practical to exhaust all virtual memory, because the part that is backed
    with page file at the moment, is slow to move back into main memory. And
    thus, the physical memory that is free, is the best determinant of what
    you can use. The page file is only an asset, if it is super fast (I set
    one up that delivered ~4GB/sec and then it feels seamless - see the picture
    to see what I was using for my pagefile :) ).

    For most practical purposes, you'll have about 3GB to work with, when using
    a 32 bit OS and 4GB or more of memory. If you had lots of video cards installed,
    the reported total physical RAM would drop and drop. If instead, you pulled out
    that 1GB video card, and used a PCI card with 32MB on it (circa 2002), Windows
    may report 3.75GB free. But such a video card would suck, even for simple web
    surfing. So people don't do stuff like that. Instead, they live with less memory


    WinXP is available in 32 bit and 64 bit editions. The 64 bit edition would
    not be recommended, due to 64 bit driver quality issues, and general flakiness.
    The people who bought the 64 bit edition, didn't seem to be overly happy with it.

    If you had bought the 64 bit edition, it allows more physical memory to be used,
    and doesn't have an artificial limit like the 32 bit versions do. (It takes
    a while to properly digest this page - it took me several reads to understand

    It is possible for an OS, to use PAE, which is an addressing extension. At one
    time, WinXP made good use of PAE, but the latest service packs prevent you from
    using PAE as it was intended. PAE is enabled by default in the latest service
    packs, but not for your benefit. It is enabled, to support features such as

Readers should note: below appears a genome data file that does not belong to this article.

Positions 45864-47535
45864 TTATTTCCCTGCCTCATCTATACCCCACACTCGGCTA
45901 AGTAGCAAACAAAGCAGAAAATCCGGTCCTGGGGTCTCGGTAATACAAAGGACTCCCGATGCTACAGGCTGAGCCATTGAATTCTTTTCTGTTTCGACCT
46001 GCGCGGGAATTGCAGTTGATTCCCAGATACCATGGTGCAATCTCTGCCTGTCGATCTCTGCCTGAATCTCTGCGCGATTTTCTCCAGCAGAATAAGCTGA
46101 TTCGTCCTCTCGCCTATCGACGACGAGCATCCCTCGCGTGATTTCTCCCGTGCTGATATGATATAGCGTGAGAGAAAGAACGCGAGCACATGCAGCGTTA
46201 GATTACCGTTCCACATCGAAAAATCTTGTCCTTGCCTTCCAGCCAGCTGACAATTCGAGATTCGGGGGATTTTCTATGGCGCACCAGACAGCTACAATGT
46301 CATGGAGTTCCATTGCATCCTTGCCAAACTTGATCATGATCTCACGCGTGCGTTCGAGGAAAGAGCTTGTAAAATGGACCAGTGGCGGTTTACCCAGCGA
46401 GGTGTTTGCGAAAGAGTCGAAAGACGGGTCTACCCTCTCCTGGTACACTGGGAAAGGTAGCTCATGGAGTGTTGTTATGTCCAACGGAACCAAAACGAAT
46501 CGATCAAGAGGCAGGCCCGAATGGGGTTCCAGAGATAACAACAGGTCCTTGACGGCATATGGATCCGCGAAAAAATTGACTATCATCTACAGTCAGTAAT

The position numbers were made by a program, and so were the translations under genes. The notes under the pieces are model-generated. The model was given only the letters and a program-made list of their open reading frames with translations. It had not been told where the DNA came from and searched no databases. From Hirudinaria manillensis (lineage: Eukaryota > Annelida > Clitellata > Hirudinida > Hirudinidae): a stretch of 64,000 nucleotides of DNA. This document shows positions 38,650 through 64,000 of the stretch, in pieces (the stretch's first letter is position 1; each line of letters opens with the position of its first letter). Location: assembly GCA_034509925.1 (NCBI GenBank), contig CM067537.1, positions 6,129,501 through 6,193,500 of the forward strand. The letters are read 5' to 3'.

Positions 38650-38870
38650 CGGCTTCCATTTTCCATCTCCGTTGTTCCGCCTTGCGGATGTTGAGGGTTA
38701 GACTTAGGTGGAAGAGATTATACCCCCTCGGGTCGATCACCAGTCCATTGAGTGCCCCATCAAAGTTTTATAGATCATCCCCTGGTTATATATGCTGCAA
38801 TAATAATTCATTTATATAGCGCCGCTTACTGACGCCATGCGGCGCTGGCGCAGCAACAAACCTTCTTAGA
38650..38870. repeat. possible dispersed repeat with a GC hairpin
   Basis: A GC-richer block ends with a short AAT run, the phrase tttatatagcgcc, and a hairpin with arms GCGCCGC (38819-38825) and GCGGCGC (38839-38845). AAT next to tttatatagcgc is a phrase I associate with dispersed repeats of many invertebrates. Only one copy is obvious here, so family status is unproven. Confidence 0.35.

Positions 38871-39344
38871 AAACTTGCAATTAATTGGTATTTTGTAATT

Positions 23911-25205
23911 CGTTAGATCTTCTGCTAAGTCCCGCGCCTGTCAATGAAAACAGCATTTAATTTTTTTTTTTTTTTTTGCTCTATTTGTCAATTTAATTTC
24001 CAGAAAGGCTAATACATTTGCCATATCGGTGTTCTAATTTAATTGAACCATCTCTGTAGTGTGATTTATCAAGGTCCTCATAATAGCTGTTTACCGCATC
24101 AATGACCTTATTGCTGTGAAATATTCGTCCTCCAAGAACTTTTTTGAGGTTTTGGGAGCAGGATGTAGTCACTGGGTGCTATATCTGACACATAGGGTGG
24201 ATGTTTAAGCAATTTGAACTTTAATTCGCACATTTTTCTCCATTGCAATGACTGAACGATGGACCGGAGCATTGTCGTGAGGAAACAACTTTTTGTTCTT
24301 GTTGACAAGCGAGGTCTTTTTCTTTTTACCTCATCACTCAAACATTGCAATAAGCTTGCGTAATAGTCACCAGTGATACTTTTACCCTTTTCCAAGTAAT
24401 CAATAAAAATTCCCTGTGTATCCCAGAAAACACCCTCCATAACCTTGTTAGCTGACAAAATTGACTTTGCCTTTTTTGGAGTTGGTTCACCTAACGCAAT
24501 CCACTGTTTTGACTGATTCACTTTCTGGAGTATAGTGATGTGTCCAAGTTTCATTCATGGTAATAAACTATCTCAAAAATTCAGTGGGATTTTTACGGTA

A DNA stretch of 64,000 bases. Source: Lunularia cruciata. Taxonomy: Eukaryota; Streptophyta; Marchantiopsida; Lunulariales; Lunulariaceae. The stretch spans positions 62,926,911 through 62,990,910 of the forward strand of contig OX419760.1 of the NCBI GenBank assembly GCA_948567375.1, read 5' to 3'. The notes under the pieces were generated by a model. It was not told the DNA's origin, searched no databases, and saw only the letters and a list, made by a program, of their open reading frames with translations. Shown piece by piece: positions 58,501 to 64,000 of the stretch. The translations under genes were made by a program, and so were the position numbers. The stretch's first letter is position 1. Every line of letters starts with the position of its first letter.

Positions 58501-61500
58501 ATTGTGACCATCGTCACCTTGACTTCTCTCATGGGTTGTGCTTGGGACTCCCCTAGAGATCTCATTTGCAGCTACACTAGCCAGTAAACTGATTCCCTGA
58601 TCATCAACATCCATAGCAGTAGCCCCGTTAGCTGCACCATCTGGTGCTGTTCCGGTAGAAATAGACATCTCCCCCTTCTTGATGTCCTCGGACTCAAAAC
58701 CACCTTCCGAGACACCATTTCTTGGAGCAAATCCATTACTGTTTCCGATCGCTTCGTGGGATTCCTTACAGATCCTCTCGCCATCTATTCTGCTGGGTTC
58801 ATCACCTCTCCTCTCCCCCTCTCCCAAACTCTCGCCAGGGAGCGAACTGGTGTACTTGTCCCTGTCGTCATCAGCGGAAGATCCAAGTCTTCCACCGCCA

NX or "No Execute". That is a security feature, intended to stop certain
    kinds of malware attacks.

    So what would Windows 7 buy you ? It's another Windows OS. It is available in
    32 bit edition and 64 bit edition. Like in the WinXP situation, the 64 bit
    edition allows you to use more physical memory. It's pretty well the same
    as the situation with WinXP, except the 64 bit version of Windows 7 runs better.
    The 32 bit version would still have the "3GB free" kind of issue you're seeing.

    You don't "need to buy Windows 7". At least, not yet. Some day, Microsoft
    will be making games to be no longer compatible with WinXP, just like they
    did with Win2K. By modifying DirectX, they can gradually infiltrate the
    gaming system, and break games so you have to use hacks to get them to run.
    (That's what I was doing with Win2K, until I finally surrendered and bought
    a copy of WinXP.) I fully expect Microsoft will play that game at some future
    date. Other than that, with Windows 7, you're getting "support" from Microsoft
    for some period of time.

    The list here may be long, but it "ain't all roses". The new start
    menu is crap. Libraries are crap. Many of the "change for change sake"
    features are crap. A few things are good, things you'd expect from an
    OS (better multitasking when using a pathetic CPU, support for SSD,
    support for newly created hardware technologies and so on). I find
    a lot of the GUI related features, to just be mistakes. I'm still
    more efficient with WinXP. Windows 7 also seems to bash on the disk
    more, at least the light on my laptop seems to be on quite a lot.
    Windows 7 is always "busy optimizing things" :) You can find a
    piece of software, that puts the start menu back the way it was,
    so there is hope on that front.

    And to be honest with you, if you did manage to gain access to that
    other bit of leftover RAM, it isn't going to help that much. But to
    explain why, would only make this post even longer.

    Paul, Feb 10, 2011